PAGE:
Grauer’s gorilla is the world’s largest gorilla. Photo copyright A. Plumptre/Wildlife Conservation Society.
A population of the world’s largest gorilla subspecies has increased despite ongoing human conflict, reports the Wildlife Conservation Society (WCS).
A survey of Kahuzi-Biega National Park in the Democratic Republic of Congo turned up 181 Grauer’s gorillas, up from 168 in 2004 and 130 in 2000. The number may actually be higher — the researchers were only able to assess the highland areas of the park due to guerrilla activity. The region has been beset by conflict for more than a decade.
Grauer’s gorilla is the world’s largest gorilla (silverbacks such as this one can weigh up to 500 pounds) as well as the least known due to the insecurity of its range in the eastern Democratic Republic of Congo. Photo copyright A. Plumptre/WCS.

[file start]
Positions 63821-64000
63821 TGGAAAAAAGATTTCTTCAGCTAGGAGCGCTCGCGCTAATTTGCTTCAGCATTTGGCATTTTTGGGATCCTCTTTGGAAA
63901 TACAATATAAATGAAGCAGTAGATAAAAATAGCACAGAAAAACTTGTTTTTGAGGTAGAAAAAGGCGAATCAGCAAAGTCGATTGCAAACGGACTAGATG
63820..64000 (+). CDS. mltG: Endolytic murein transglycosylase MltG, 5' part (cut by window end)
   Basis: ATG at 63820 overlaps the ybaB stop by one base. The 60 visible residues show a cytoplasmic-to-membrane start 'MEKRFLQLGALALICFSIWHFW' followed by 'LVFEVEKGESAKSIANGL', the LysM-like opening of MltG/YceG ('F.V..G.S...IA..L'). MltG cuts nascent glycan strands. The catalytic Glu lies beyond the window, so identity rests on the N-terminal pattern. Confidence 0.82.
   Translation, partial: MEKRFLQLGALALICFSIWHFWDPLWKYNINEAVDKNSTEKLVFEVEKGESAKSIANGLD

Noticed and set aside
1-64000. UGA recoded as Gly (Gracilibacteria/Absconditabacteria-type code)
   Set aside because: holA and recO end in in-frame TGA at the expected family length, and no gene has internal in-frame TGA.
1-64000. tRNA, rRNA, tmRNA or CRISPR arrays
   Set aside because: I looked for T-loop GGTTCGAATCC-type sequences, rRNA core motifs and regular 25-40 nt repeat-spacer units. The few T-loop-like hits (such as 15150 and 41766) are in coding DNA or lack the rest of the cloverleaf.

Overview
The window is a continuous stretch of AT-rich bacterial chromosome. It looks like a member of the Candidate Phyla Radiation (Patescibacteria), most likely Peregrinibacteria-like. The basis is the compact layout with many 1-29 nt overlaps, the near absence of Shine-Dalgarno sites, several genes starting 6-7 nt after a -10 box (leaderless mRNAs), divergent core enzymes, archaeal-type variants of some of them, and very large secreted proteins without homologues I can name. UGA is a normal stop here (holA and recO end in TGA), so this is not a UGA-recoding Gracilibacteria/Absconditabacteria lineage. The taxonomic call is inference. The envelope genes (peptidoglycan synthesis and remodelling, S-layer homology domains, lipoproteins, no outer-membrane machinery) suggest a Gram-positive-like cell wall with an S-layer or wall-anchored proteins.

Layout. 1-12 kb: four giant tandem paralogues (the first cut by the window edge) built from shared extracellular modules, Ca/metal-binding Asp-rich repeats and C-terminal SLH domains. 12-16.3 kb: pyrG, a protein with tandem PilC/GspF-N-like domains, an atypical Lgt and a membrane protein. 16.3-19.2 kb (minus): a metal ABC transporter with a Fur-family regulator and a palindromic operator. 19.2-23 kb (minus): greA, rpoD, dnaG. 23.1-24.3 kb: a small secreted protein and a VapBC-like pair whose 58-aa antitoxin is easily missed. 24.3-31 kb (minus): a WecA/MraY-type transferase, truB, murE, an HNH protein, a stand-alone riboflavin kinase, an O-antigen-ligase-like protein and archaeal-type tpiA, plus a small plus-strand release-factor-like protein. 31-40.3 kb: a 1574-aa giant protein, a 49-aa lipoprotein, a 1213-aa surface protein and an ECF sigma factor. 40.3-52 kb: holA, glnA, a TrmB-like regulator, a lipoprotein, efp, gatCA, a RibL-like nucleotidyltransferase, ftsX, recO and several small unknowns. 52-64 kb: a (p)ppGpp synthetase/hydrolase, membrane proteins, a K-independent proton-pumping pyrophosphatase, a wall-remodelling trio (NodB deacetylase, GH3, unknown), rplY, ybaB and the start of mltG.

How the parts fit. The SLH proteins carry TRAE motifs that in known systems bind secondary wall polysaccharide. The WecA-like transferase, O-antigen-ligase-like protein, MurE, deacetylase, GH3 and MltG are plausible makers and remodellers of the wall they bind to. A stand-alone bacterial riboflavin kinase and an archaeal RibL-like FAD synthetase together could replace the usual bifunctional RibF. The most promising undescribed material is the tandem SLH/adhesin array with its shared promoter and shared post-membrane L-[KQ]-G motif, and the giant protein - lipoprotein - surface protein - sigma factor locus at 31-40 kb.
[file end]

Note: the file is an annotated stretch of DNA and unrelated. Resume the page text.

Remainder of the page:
“We had several close calls with armed militias during the survey,” said Deo Kujirakwinja, WCS’s Albertine Rift Coordinator in DRC, in a press release. “Thankfully, no one was hurt, and our census result is positive news for the conservation community.”
“Given we were unable to survey the entire highland sector, we are hopeful that our minimum count of 181 might actually be higher than this,” said Dr. Andy Plumptre, Director of WCS’s Albertine Rift Program. “We hope to be able to survey some of the areas we were unable to visit in the near future.”
Grauer’s gorilla, which can weigh up to 500 pounds, is one of four recognized gorilla sub-species, which also include mountain gorillas, western lowland gorillas, and Cross River gorillas. Grauer’s gorilla is listed as “Endangered” on the UCN’s Red List. Its population is estimated around 4,000.